For his brand new work Cinco, choreographer Rafael Bonachela melds five virtuosic dancers with the delicate beauty of Bianca Spender’s costumes.
Inspired by the soaring sounds of Alberto Ginastera’s String Quartet No.2, the costumes range in colour from dusk to dawn and incorporate elements of twisted beauty.
We spoke to Bianca about her designs for Cinco and the inspirations behind her work.
Could you please tell us a little about your inspiration behind the Cinco costumes?
The first thing I started with was the conversation I had with Rafael Bonachela about the music for Cinco. When I was listening to the music there was this intensity, sweeping passion and these varying emotional journeys. I wanted the costumes to have simplicity with a twist because of the way the pace changes so much. The costume had to have air, fluidity and enhance the dancers.
Bianca Spender and Company dancer Chloe Leong. Photo by Pedro Greig.
What is the process of creating a costume from design to performance?
Coming from fashion you generally see one model after another, so you absorb them as a separate individual concepts, whereas here, all five dancers are in the space together.
Amongst the dancers themselves, there is so much synergy and I wanted to enhance and magnify this. I was trying to capture all that feeling in their costumes. I’m making costumes that I know are probably going to be destroyed because of the fine chiffon. I knew this was a dangerous choice, but I was so committed to the air they achieve.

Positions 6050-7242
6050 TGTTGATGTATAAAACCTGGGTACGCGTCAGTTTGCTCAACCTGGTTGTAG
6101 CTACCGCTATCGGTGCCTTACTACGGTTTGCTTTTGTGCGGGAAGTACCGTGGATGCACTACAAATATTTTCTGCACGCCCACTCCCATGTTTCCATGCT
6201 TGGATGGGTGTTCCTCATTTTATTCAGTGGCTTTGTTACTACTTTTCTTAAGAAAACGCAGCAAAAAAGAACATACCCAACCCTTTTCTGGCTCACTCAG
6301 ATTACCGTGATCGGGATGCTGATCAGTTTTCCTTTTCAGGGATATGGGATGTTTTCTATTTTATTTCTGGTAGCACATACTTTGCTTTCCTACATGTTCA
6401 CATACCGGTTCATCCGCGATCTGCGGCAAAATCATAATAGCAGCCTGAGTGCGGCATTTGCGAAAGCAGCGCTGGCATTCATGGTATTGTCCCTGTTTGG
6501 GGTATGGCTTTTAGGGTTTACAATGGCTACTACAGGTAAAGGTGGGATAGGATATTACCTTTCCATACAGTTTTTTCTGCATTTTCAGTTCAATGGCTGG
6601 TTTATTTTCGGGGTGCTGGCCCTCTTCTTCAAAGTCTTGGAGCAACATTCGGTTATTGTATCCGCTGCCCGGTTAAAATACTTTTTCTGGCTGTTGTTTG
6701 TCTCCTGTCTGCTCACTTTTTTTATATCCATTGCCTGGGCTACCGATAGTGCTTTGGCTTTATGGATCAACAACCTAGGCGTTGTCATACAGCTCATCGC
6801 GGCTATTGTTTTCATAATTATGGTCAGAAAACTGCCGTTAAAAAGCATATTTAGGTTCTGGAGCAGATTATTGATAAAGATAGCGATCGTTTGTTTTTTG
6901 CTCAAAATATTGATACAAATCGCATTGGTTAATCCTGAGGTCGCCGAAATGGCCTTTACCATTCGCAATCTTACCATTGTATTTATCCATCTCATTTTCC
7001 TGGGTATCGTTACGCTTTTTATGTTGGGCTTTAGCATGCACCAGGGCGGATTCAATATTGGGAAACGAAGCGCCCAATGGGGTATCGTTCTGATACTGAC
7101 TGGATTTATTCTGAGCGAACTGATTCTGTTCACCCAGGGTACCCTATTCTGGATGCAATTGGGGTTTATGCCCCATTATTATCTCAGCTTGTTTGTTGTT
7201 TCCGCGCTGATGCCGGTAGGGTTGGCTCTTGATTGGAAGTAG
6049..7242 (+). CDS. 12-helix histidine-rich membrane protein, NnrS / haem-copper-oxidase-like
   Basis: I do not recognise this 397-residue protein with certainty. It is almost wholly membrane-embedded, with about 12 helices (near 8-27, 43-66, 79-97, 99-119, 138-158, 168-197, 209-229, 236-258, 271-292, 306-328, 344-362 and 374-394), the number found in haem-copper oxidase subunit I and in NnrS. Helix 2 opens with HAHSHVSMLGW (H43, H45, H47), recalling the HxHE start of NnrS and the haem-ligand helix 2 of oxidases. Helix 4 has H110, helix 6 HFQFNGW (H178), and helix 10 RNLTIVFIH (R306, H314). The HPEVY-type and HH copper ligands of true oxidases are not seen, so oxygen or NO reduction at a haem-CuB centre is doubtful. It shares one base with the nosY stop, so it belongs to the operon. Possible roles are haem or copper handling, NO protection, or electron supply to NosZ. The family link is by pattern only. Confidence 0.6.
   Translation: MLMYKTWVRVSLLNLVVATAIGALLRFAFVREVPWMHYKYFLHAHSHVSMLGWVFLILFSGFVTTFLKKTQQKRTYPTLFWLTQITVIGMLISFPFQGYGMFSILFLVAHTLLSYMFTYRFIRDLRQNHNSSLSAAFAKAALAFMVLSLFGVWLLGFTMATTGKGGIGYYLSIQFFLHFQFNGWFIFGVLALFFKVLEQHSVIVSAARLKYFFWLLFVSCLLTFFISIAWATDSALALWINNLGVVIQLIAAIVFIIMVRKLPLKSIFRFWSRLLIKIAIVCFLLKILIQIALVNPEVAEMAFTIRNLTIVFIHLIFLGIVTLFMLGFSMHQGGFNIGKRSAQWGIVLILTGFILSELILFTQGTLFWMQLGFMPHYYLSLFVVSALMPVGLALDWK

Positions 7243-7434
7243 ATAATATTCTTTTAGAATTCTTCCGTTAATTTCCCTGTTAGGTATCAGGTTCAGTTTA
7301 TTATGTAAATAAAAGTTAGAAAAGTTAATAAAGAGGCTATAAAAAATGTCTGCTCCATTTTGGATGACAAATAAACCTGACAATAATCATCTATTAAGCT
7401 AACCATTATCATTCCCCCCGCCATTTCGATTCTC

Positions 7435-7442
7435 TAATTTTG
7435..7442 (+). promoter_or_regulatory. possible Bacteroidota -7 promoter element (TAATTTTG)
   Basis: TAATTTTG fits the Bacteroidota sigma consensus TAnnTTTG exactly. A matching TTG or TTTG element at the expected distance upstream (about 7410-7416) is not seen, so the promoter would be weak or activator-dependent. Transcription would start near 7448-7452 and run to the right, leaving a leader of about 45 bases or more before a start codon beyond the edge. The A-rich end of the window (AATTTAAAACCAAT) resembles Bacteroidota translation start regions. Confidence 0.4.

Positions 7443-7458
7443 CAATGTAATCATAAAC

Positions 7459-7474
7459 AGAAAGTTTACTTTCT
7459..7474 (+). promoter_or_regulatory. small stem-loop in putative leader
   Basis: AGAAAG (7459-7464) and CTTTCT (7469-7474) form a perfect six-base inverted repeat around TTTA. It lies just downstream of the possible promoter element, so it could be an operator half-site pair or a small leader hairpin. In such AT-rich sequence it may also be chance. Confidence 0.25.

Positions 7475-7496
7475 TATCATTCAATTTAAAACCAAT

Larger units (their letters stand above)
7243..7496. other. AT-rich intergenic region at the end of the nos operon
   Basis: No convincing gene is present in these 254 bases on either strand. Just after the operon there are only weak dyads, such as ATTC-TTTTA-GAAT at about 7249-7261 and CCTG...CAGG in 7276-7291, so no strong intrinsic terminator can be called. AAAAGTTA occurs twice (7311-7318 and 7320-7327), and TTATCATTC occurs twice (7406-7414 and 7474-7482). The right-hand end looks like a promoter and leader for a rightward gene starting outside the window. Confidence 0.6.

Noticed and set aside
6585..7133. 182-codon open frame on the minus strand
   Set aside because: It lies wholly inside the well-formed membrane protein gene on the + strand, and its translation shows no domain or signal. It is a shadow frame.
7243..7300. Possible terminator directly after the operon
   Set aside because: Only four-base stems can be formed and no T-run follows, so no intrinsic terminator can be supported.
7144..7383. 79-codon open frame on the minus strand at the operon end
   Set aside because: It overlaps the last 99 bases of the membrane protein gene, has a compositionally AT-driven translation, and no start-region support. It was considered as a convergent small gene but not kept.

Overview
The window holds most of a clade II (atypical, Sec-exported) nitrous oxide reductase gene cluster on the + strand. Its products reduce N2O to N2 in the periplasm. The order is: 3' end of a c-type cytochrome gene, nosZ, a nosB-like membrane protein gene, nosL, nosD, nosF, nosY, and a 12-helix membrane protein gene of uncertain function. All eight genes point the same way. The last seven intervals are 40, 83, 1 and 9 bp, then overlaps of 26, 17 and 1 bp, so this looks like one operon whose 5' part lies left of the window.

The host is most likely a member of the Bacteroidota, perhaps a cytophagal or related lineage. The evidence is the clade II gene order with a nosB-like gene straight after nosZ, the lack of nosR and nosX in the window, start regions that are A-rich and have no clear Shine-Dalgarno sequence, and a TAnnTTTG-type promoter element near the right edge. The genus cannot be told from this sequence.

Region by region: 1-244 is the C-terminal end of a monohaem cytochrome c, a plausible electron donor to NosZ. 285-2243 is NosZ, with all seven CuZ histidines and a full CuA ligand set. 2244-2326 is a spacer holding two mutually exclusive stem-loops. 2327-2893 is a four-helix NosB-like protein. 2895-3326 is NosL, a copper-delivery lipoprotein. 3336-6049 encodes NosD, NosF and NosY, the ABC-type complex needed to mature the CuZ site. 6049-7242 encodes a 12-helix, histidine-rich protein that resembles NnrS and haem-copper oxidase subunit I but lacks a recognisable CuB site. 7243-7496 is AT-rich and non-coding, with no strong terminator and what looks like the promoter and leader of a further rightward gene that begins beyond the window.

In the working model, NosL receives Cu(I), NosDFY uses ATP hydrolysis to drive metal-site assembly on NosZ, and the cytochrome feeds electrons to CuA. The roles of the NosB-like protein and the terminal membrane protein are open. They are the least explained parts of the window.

I thought about what time of day I imagined hearing Alberto Ginastera’s music, which drew me to the chosen colours. I felt it was about dusk and twilight hours (not night or day), so I started with gold then choose the others: dusky blues and mushroom greys. We swapped colourways and changed fabrics so they had the right weight, lightness, intensity and depth to them all.
Company dancer Holly Doyle in Cinco. Photo by Wendell Teodoro.
Could you please tell us a little about your collaboration with Rafael Bonachela and how you influenced each other’s creative ideas?
I think Rafael is a born collaborator, he gives you full confidence to realise your vision. He hands it over to your domain. He has his own vision, but he gives you space to work in your expertise.
Company dancer Charmene Yap. Photo by Pedro Greig.
How is designing for dance similar or different to designing your own collections?
I think what’s fascinating about designing for dance is that it’s not dissimilar from designing other collections in the fact that you can have a lot of freedom and considerations. I have designed collections inspired by dance before, but never specifically for dance. Considerations for designing for people can include: how does this jacket feel when I’m driving a car, how does it look when I sit down. But for dance, the scope of movement is just so vast. It was a nice fit because movement has always inspired my design process, like how the fabric falls around you when you move.
Dancers in rehearsal for Rafael Bonachela’s Cinco. Photo by Pedro Greig.
How would you describe your design style?
My design style is about the meeting of masculine and feminine elements and precise tailoring crossed with romantic organic drape. That’s what’s important to me and my designs, this idea of beauty and strength together.
See Bianca Spender’s costumes in Rafael Bonachela’s Cinco as part of Sydney Dance Company’s 50th Anniversary triple bill, Bonachela / Nankivell / Lane from 26 March in Sydney, Canberra, Melbourne & on National Tour across Australia.